Gold in Chihuahua, Mexico
January 2001 by Edgar B. Heylmun, PhDChihuahua, about the size of Oregon, is Mexico’s largest state and one of its most prosperous, with a great influx of foreign capital. The capital city, Chihuahua (pop. 2 million), is 228 miles, by divided highway, south of El Paso, Texas. Topographically, the state can be divided into several provinces, from dry sandy deserts on the north and east, to the forested Sierra Madre Occidental on the west and southwest.
The crowbar can be a valuable mining tool. Crowbars come in all shapes and sizes. For moving large boulders and large chunks of bedrock, the longer 3½ footers work well. Then if you really get in trouble, there’s the long pry bar.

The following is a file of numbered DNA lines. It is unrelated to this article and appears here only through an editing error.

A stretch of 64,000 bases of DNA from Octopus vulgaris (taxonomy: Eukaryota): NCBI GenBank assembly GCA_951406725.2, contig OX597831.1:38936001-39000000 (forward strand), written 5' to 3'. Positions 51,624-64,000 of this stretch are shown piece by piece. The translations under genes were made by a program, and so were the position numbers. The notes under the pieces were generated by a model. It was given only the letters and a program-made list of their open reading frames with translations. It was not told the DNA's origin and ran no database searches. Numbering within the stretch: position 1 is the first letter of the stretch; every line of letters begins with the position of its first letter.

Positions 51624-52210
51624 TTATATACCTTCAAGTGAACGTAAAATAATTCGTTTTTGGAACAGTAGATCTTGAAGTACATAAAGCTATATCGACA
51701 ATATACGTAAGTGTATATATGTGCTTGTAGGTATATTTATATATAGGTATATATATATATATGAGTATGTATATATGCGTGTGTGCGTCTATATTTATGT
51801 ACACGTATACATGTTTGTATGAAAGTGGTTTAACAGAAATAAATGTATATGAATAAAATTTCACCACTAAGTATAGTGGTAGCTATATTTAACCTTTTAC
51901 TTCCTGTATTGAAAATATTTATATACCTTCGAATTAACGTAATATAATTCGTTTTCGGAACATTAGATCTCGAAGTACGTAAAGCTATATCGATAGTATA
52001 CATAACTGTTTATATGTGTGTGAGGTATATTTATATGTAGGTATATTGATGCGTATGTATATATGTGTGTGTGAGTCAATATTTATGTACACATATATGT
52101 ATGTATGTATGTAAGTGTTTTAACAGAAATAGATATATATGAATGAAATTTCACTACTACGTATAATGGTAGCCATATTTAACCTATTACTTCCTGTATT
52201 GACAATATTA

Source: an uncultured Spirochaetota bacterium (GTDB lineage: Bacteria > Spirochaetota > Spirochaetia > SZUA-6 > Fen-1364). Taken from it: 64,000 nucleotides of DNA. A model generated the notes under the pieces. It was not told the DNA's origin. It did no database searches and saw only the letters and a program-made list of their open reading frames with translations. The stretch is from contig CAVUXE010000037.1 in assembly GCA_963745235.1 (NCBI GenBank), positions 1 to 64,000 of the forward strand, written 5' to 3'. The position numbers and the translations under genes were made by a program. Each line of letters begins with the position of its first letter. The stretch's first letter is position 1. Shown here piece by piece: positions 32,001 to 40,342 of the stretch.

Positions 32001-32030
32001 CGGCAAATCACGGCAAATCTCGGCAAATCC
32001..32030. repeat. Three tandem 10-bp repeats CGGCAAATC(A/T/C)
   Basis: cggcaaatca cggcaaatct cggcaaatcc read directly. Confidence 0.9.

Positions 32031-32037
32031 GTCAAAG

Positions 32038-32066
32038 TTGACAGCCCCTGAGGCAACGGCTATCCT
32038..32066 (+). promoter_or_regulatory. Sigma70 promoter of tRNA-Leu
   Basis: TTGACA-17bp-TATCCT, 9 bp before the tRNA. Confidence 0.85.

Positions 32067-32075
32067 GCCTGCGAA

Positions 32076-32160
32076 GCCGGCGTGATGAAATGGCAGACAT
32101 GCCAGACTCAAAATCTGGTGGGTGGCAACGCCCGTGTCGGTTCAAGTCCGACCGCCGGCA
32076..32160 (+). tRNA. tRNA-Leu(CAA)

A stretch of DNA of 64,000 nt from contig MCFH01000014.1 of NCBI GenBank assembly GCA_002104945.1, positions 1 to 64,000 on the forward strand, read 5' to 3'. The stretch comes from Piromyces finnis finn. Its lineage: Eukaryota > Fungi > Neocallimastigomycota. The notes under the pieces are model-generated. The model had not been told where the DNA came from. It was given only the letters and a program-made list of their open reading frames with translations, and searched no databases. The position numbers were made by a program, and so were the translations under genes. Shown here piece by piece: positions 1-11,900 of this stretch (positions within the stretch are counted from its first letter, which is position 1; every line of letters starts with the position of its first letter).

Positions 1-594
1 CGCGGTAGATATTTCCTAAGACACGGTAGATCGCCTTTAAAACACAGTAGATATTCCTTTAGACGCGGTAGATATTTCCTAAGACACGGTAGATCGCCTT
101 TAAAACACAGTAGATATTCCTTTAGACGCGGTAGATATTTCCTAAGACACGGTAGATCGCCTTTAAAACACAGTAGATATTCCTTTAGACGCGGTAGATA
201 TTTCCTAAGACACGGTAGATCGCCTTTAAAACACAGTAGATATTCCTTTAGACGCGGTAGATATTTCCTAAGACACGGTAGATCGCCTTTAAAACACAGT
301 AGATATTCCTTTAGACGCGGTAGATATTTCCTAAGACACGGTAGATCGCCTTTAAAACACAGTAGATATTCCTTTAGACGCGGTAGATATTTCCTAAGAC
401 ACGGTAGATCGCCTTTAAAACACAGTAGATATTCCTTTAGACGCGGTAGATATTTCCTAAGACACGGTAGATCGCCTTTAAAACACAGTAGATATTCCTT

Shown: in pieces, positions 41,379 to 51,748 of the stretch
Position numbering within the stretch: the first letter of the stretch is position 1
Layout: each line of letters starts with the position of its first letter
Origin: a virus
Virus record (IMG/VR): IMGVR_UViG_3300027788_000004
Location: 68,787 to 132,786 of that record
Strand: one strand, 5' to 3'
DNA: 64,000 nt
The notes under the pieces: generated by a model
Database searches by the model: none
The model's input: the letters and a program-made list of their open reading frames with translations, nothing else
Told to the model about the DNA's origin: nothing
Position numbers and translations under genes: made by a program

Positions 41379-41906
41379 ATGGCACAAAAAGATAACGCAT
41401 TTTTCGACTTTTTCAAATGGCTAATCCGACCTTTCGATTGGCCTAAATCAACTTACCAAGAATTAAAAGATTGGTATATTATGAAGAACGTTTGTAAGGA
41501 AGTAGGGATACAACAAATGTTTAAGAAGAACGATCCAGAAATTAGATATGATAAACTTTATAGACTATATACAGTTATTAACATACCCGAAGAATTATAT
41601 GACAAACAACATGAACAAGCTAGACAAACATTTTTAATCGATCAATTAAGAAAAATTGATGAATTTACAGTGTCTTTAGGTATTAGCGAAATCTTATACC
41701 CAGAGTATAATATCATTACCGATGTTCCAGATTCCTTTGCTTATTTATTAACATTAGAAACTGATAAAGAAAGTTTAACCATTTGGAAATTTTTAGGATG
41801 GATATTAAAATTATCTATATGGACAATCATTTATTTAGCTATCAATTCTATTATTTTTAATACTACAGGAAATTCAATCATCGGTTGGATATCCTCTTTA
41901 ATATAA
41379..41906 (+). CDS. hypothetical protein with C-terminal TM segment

Awhile back, I was doing some prospecting in a remote mountain region, located in the rugged, well-timbered valleys of north-central British Columbia, an area known for its coarse gold.
It was the middle of winter and the valley was covered in snow, making prospecting a matter of sinking shafts in the ground.
With every look at the box I was pulling out a few pickers and a nugget or two. The smile I had the previous night just got bigger and bigger throughout the day.
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